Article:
L.G. Wright - Going, Going, Gone!

by George Breeze

In the blink of an eye it was over. After approximately 65 years in the pattern glass business, the L.G. Wright Company was gone. New Martinsville, West Virginia had lost another of its once great glass companies. It took almost a week for the final chapter in the L.G. Wright Glass Company history to be written. It started Tuesday, May 25, 1999, with two days of previews. On May 27th at 9:00 am, the sale began.

The L.G. Wright home was auctioned first. It consisted of 5,000 square feet with features such as solid cherry walls made from trees on Mr. Wright's farm. The high bid was $90,000. Then the Company buildings, consisting of about 40,000 square feet with two loading docks, were offered. High bid was $100,000. They then put both parcels together and they brought $200,000. The estate would not sell at this price, but a reported agreement was reached at $300,000.

Next came the mould sales. There were several prominent figures from today's glass business present: Frank Fenton of Fenton Art Glass Co., Tom and John Weishar of Island Mould Company, Tom Mosser and son of Mosser Glass. Other notable buyers were from Alladin Lamp Company, Castle Reproductions/Imports, and A&A Imports. Castle and A&A reportedly send moulds overseas to have items made.

Although I tried to record who, what and how much was paid for the moulds, sometimes the auction moved so quickly that it was difficult to keep up. The moulds ranged in price from $30 to $10,000. Most brought between $400 and $500. All the "Moon and Star" moulds were purchased by Tom and John Weishar, except for the decanter and wine glass moulds, which were purchased by Fenton, and an Adams-style water pitcher, reported to have been purchased by Castle.

Tom Mosser, along with Weishar and Fenton, were heroes of the day. Most engaged in some fierce bidding to keep some of our patterns here in the United States. Tom got most, if not all, of the Eyewinkler, panel grape and cherry patterns, along with some "Daisy and Button" moulds. A list is being compiled, but my suspicion is that before long we may see many of the items made from the moulds with the "Made in China" stickers on them.

There was a surprisingly small crowd of 125-175 people in attendance for the glassware auction beginning Friday afternoon. The auction began with tables that were from the house, followed by personal glass items from the estate. Bids were reasonable as the items were not extremely rare. The first item to generate excitement was the ruby "Moon and Star" Adam-style pitcher. Bidding opened around $600 with phoned-in bids, but when the smoke cleared, the final price was $1,600 plus the 10% buyers premium. Following this item was a similar amber pitcher that was somewhat of a letdown, selling at $700 plus 10%.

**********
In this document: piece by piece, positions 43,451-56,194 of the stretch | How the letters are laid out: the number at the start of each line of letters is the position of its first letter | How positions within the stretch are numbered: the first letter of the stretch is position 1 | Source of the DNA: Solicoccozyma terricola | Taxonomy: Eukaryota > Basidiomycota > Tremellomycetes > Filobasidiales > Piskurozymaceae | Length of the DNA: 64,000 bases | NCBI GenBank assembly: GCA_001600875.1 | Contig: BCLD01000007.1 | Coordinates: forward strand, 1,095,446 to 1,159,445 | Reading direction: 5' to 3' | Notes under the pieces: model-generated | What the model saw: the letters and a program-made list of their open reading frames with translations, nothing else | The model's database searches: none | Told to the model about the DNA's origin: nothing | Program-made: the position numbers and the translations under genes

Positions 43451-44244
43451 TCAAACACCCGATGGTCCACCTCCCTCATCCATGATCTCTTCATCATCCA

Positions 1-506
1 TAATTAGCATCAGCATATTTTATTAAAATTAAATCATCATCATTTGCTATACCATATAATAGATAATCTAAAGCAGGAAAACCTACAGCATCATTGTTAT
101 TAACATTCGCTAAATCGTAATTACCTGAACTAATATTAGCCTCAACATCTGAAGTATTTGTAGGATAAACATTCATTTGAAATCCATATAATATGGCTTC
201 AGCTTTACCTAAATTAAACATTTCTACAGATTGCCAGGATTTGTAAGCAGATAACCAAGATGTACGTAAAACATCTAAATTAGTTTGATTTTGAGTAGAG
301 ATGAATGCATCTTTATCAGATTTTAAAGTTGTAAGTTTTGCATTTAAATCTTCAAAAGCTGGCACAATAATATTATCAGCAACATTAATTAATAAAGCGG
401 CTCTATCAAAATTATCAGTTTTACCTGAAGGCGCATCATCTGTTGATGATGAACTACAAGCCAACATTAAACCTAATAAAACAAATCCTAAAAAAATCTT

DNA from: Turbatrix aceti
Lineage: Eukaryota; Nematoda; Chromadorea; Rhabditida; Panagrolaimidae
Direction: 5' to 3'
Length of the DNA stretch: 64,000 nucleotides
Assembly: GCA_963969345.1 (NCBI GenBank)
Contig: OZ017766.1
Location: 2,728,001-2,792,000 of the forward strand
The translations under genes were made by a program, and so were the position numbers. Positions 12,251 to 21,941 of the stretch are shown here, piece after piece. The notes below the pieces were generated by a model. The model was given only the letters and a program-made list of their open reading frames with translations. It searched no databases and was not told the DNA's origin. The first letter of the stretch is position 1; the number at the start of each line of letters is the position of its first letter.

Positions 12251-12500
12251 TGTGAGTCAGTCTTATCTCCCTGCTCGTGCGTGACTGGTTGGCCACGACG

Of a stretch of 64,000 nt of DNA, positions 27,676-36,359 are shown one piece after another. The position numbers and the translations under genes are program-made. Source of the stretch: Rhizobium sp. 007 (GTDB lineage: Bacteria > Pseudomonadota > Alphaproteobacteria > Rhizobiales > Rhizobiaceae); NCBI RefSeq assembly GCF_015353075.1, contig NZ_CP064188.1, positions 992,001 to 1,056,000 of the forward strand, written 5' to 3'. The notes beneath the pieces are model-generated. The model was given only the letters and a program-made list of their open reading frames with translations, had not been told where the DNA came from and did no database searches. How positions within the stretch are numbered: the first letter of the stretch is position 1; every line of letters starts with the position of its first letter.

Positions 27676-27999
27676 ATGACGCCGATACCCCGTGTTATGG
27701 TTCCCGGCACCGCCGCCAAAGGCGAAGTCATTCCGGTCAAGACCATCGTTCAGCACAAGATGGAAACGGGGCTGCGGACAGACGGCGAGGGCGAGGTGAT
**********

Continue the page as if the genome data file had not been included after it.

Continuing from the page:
There were many lamps, made from parts that had never been used and were put together at the last minute and sold at auction. Most sold at $300-$400 with some bringing $3,000-$4,000.

I wish I could have recorded all the items from the museum, but I only recorded the "Moon and Star" items. Bidding went very fast. About 7:00 pm, the auction of the museum items ended, leaving thousands of items to be sold. Since there was no scheduled auction for Sunday, attendance was smaller, with only 50-75 people attending. the remainder left for auction included lamps, box lots of items, and equipment. One warehouse had thirty or so bins of parts with most being lids for all kinds of items. Over the five days of the auction, we met several people. As there were hundreds of lids in these bins, we exchanged lids, because few of us wanted 300 of the same lid! I think I ended up with parts of 20 bins which will keep men in "lid heaven" for a long time. The auction ended about six or seven o'clock on Sunday, leaving all of us exhausted after a week long ordeal.

Now that I have had time to let the event sink in, I feel that it was very exciting and a once in a lifetime event. Knowing what I know now, I would have done several things differently, which I guess means I would have bought more. My wife (and co-author of " Mysteries of the Moon and Star" ) was ill during the entire event and missed almost everything.

As exciting as it was, I must say I felt sad that a man's dream and 65 years of work were all gone. However, I feel that the thousands of collectors who have saved and shared the wonderful items Wright produced will allow him to live on after most of us are gone and forgotten.

Editor's Note: We are delighted to have George as a guest columnist. We regret to have to abbreviate his report. We will be featuring "Moon and Star" pattern in a future issue. This was a very significant event in American glass history. Thanks for sharing it with all of us.

Webmaster's Note: This article was taken from the publication "Glass and More, August 1999" with permission from the publisher, Dr. Leonette Walls.